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Needs and Impact Assessment.

Essential Steps in Cultural Policy Making

Prof. Dr. Delia Mucica


May 2004

High culture Low culture Subculture Serious culture Kitsch


" culture may now be said to be the whole complex of distinctive spiritual, material, intellectual and emotional features that characterise a society or social group. It includes not only arts and letters, but also modes of life, the fundamental rights of the human being, value systems, traditions and beliefs."
Report of World Conference on Cultural Policies organised by UNESCO in 1982 at Mexico City.

What cultural policies?


Most cultural policies are focused upon the arts and heritage. The perspective can be broadened, first by moving away from monolithic notions of 'nation culture,' accepting diversity in individual choices and group practices. Support to the arts and artists is essential; but equally so is an environment that encourages self-expression and exploration on the part of individuals and communities.
Our Creative Diversity, Report of the independent World Commission on Culture and Development, UNESCO Publishing, 1999

4 Key Themes
(identified in the Report of the European Task Force In from the Margins):

promotion of cultural identity; endorsement of Europe's multicultural diversity; stimulation of creativity of all kinds; encouragement of participation for all in cultural life.

5 Objectives of Cultural Policies


(Action Plan of the 1998 Intergovernmental Conference on Cultural Policies for Development)

to make cultural policy a key component for development strategy; to promote creativity and participation in cultural life; to reinforce measures to preserve cultural heritage and promote cultural industries; to promote cultural and linguistic diversity in the information society; to make more human and financial resources available for cultural development.

integrative or cross-sectoral

What are the priorities of various cultural policies? (the Ruffolo Report)

a devolution of powers over culture-related issues from central government to the lower levels; greater support for cultural demand;

strong emphasis on training and artistic education;


considerable support for contemporary art;

the introduction of new forms of public/private partnership.

Factors shaping the cultural policy of a country


Endogenous Exogenous Democracy and Rule of Law Globalisation (free trade, blurring of frontiers, New forms of governance delocalisation of production, convergence, Socio-economic environment Cultural traditions and beliefs technical innovation) - cultural identity International commitments Cultural expectations/ needs Post-industrial society Cultural consumption and the information society (knowledge-based tastes society) Cultural offer and The craving for content infrastructure of creative industries Contemporary forms of expression Cultural diversity

Cultural Policy Making: A Balancing Process


Past and Present

Protection of heritages Promotion of creativity and innovation

Opening up to the world while protecting distinctiveness


Protection of cultural identity Promotion of cultural diversity

Rigors of public money spending and promotion of excellence and innovation


Generated consumer and user benefits Public expectations Accountability and transparency Freedom of expression, creative freedom, experiment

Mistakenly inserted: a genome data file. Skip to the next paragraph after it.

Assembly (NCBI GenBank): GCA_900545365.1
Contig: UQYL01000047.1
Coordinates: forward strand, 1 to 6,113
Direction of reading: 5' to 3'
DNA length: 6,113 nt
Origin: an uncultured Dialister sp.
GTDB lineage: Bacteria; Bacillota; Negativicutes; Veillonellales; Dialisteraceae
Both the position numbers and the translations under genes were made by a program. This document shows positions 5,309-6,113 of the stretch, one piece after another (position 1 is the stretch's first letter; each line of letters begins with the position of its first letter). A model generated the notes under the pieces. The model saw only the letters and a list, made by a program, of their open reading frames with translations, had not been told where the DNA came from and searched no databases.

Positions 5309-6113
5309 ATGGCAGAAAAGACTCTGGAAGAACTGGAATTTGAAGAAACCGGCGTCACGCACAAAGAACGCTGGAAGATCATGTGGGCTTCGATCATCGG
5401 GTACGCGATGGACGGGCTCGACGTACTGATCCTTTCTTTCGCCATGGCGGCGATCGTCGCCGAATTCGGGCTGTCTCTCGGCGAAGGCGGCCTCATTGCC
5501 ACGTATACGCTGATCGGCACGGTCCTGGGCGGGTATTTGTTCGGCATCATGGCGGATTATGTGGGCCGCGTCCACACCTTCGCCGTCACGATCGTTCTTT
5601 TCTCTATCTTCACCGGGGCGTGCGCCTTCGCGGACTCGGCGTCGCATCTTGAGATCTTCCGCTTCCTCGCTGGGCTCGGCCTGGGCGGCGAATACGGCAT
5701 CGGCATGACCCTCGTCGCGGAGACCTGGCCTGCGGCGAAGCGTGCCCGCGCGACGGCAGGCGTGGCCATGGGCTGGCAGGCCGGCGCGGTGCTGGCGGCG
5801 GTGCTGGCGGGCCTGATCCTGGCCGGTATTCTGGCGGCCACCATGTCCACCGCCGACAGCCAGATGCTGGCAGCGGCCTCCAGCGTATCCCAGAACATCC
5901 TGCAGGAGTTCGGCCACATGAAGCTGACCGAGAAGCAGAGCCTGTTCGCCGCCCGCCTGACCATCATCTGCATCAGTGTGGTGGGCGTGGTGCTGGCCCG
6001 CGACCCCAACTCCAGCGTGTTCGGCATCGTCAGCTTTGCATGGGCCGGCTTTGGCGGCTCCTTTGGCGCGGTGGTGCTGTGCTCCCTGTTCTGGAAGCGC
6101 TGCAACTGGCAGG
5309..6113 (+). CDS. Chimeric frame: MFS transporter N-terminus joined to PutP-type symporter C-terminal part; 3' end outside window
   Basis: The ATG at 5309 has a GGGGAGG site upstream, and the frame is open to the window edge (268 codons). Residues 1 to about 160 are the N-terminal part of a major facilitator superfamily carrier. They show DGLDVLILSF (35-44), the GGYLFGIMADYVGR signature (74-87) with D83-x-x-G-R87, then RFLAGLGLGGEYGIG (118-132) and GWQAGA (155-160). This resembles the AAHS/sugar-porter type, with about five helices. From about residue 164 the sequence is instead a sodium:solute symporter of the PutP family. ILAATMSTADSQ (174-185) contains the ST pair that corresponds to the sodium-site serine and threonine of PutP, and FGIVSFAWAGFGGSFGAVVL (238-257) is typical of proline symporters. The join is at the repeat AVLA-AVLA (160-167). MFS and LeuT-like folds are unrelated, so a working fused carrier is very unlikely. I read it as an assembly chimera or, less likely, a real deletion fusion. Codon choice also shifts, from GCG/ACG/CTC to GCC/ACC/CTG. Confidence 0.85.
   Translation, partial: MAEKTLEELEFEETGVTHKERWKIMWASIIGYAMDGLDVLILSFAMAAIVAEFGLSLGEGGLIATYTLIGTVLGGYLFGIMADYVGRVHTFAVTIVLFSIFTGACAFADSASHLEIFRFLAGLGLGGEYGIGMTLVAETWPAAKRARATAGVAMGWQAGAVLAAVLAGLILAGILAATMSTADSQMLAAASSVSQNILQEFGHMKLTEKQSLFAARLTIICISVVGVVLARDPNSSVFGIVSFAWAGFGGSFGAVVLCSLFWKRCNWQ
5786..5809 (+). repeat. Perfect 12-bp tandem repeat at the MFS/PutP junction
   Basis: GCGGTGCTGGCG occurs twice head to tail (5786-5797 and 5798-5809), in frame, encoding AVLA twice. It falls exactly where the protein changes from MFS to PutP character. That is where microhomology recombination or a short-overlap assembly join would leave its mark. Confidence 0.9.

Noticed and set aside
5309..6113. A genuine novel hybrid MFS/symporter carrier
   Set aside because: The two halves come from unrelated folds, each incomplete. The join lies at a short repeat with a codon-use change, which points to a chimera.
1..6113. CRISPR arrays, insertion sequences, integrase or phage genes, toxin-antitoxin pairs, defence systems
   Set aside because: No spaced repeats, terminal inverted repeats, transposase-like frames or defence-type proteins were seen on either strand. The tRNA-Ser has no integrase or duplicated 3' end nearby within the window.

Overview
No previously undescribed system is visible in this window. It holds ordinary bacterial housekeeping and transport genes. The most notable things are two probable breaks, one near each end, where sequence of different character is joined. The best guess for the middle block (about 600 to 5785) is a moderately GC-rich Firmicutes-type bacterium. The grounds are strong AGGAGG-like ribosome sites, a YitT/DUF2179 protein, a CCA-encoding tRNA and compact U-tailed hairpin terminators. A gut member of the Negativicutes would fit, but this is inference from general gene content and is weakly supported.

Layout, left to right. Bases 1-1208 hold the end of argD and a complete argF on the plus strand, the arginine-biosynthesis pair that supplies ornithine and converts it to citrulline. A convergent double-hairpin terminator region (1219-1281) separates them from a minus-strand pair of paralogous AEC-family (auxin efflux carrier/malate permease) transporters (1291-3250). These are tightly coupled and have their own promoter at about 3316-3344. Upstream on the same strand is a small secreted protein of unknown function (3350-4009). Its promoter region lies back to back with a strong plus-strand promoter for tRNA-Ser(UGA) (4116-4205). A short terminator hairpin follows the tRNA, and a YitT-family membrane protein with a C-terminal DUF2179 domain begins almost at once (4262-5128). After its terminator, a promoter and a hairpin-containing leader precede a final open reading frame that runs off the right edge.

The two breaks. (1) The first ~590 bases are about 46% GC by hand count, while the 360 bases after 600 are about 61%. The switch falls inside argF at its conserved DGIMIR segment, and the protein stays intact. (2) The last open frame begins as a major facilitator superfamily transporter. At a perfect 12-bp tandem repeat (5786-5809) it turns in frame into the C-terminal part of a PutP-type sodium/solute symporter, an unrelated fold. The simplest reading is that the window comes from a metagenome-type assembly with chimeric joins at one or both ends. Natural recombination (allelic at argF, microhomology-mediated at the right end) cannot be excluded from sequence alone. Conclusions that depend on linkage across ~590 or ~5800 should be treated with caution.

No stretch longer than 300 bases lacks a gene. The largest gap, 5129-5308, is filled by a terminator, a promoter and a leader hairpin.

Catering for the needs of the public, the creators, the public cultural institutions, the third sector.

Top-Down or Bottom-Up?

Policy Making Principles


Subsidiarity Proportionality Transparency and openness Consultation and participation of stakeholders
Good Governance

Subsidiarity
Means acting only where necessary - no responsibility and decision should be located at a higher level than is necessary Action is justified only when: the objectives of the proposed action cannot be sufficiently achieved at a lower level (the necessity criterion); the objectives can be better achieved at a higher level

(the effectiveness criterion).

Proportionality
Comes into effect if and when the legitimacy of action is decided with reference to the principle of subsidiarity, ensuring that: The least onerous means must be adopted (the suitability criterion) The measure must be necessary to achieve the aims (the necessity criterion) It must not have an adverse impact on any interest or right (the balancing criterion)

Openness and transparency. Information

Access to public information (citizens actively seeking information) Communication of public information (public authorities actively providing information)

This is a one-way communication but Essential for the exercise of democracy A prerequisite for compliance and implementation

Consultation and participation


Enhancing and transforming the information function of public authorities, from a one way monologue to a two-ways communication dialogue /consultation - and From dialogue to empowerment (active participation of stakeholders in the decision making process policy-making, law-making, assessment, implementation, etc.)

Steps in policy making


Assess cultural and socio-economic environment Carry out a needs assessment exercise Identify and evaluate possible policy options Design policy and strategic planning Identify and evaluate appropriate tools for policy implementation Carry out an ex ante impact assessment Implement policy and regulation Carry out ex post impact assessment Modify/adjust policy and regulation to meet policy objectives / changing conditions

SWOT Analysis
Assessment of the national cultural environment and putting it into the socioeconomic perspective

Identify and evaluate internal Strengths Identify and evaluate internal Weaknesses Identify and evaluate external Opportunities Identify and evaluate external Threats